Hey guys, so today I'll be showing you how to make a fire devil stick. For those of you who don't know, a devil stick is basically a weighted stick that you bounce between, control, spin and throw using two smaller 'control' sticks.
If you do decide to light it up, please use it responsibly and don't blame me if you burn yourself. For a full list of precautions to take when fire spinning, click here. Fire precautions
Aside from all that, devil sticks are a pretty easy circus prop to learn, compared to a unicycle, staff etc, and can look amazing, especially when set alight..
So lets get started making it!
Teachers! Did you use this instructable in your classroom?
Add a Teacher Note to share how you incorporated it into your lesson.
Step 1: Gathering Materials
So to make this, you will need:
- 1x 70cm (27inch) length of 15mm (0.6inch) aluminium pipe. The length and diameter can vary slightly depending on your personal preference.
- 2x 20cm (8inch) strips of 50mm (2inch) width kevlar wick
- 2x 8cm (3inch) wooden dowels - they should be just wide enough to fit inside the pipe.
- 4x 1cm (0.5inch) wood screws
- 4x 1cm (0.5inch) washers
- Self-amalgamating silicon tape
- Tennis-racket grip or bicycle inner-tube
- Aluminium tape
- PVC tape
- Stanley knife
Step 2: Step 1
Use the knife to make 2 marks on each end of the pipe, at 1cm and 4cm from the end - these measurements will vary depending what width of kevlar you use, e.g. 1.5 and 4.5 if you use 65mm kevlar.
Now insert the dowels into each end, making sure the ends are flush with the pipe. Then drill through the pipe and about halfway into the dowel at the knife-marks.
Your drill-bit diameter should be very slightly narrower than the screws you are using.
Step 3: Kevlar
Cut a small mark into the pipe, parallel with the holes - this will help when trying to find the holes later on, once they're covered.
Tape one end of the kevlar to one end of the pipe, and start wrapping it tightly round. Once you get near the end, fold the last few centimeters under itself and tape it in place. The reason for folding it under is to prevent the fibers unraveling.
Step 4: Kevlar 2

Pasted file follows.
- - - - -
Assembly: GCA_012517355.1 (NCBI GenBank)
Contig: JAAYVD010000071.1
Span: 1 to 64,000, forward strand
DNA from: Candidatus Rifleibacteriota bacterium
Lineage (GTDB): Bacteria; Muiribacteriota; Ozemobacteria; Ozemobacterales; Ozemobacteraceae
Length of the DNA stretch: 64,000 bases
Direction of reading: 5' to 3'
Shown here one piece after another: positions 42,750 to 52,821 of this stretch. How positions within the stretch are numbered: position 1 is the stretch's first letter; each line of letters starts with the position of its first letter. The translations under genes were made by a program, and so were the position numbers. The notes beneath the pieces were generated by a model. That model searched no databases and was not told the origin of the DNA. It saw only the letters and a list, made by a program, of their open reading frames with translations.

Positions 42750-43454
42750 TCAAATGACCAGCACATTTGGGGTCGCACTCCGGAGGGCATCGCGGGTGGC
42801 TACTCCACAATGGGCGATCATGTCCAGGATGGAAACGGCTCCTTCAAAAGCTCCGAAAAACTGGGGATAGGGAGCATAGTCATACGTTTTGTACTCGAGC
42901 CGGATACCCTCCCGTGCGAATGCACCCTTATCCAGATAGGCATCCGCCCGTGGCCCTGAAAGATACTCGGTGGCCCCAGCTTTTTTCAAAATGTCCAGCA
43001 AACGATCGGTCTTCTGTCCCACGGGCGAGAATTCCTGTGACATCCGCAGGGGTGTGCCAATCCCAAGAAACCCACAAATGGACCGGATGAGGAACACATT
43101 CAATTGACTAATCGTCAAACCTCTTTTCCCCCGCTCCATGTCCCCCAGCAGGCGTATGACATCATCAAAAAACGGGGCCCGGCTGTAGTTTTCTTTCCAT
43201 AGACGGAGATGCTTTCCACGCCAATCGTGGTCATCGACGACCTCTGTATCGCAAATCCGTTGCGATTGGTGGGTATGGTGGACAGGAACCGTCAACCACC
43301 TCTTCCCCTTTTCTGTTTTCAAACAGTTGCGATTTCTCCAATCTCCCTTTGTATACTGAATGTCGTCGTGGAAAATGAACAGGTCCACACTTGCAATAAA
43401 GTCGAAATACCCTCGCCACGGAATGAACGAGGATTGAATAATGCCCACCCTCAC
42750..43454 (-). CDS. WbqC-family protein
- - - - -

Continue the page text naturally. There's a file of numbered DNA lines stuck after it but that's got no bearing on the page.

Rotate the kevlar so that the end is almost directly above the mark on the pipe. Use a pen to mark the same spots on the kevlar as you did on the pipe, i.e. 1cm and 4cm from the end.
Now when you drill the holes in the kevlar on the marked spots, they should be directly over the holes in the pipe. Make sure to have the drill on reverse when going through the kevlar otherwise it will get tangled in the fibers.
Screw in the screws and washers, through the kevlar, and into the wood. Make sure that the kevlar gets compressed sufficiently to keep it in place. You can now remove the tape.
Step 5: Wrapping
Once you've completed both ends you can move onto wrapping the stick. Start by wrapping the silicon tape around each end of the pipe below the kevlar wicks. A good general rule is that you should cover double the length of pipe that your wick takes up, so for this 5cm wick you should wrap the tape around 10cm of pipe as shown in pics 2 and 3.
The silicon tape will prevent the pipe from having direct contact with the flames and thereby keep it from heating up to high temperatures.
Now wrap the tennis-grip or inner-tube around the mid-section of the pipe, leaving about 5cm gap between it and the silicon tape at either end.
Optionally you can use aluminium tape to add some shine to your devilstick, by taping some around the gaps at each end, and in the middle to mark the balance point (you can also use electrical tape to mark this point)
Step 6: THE END!
So that's it, you've made yourself a fire devilstick! Now all you need is a pair of control sticks (which you can buy or make your own), some kerosene and you're off! Make sure to read the full fire-safety page previously linked before doing your first fire spin.
Take care, spin wisely, and most importantly, have fun!
If you liked this tutorial, please show your support by voting for me in the Fire Challenge :-)
Links to the things I used to make this:
Runner Up in the
Fire Challenge 2017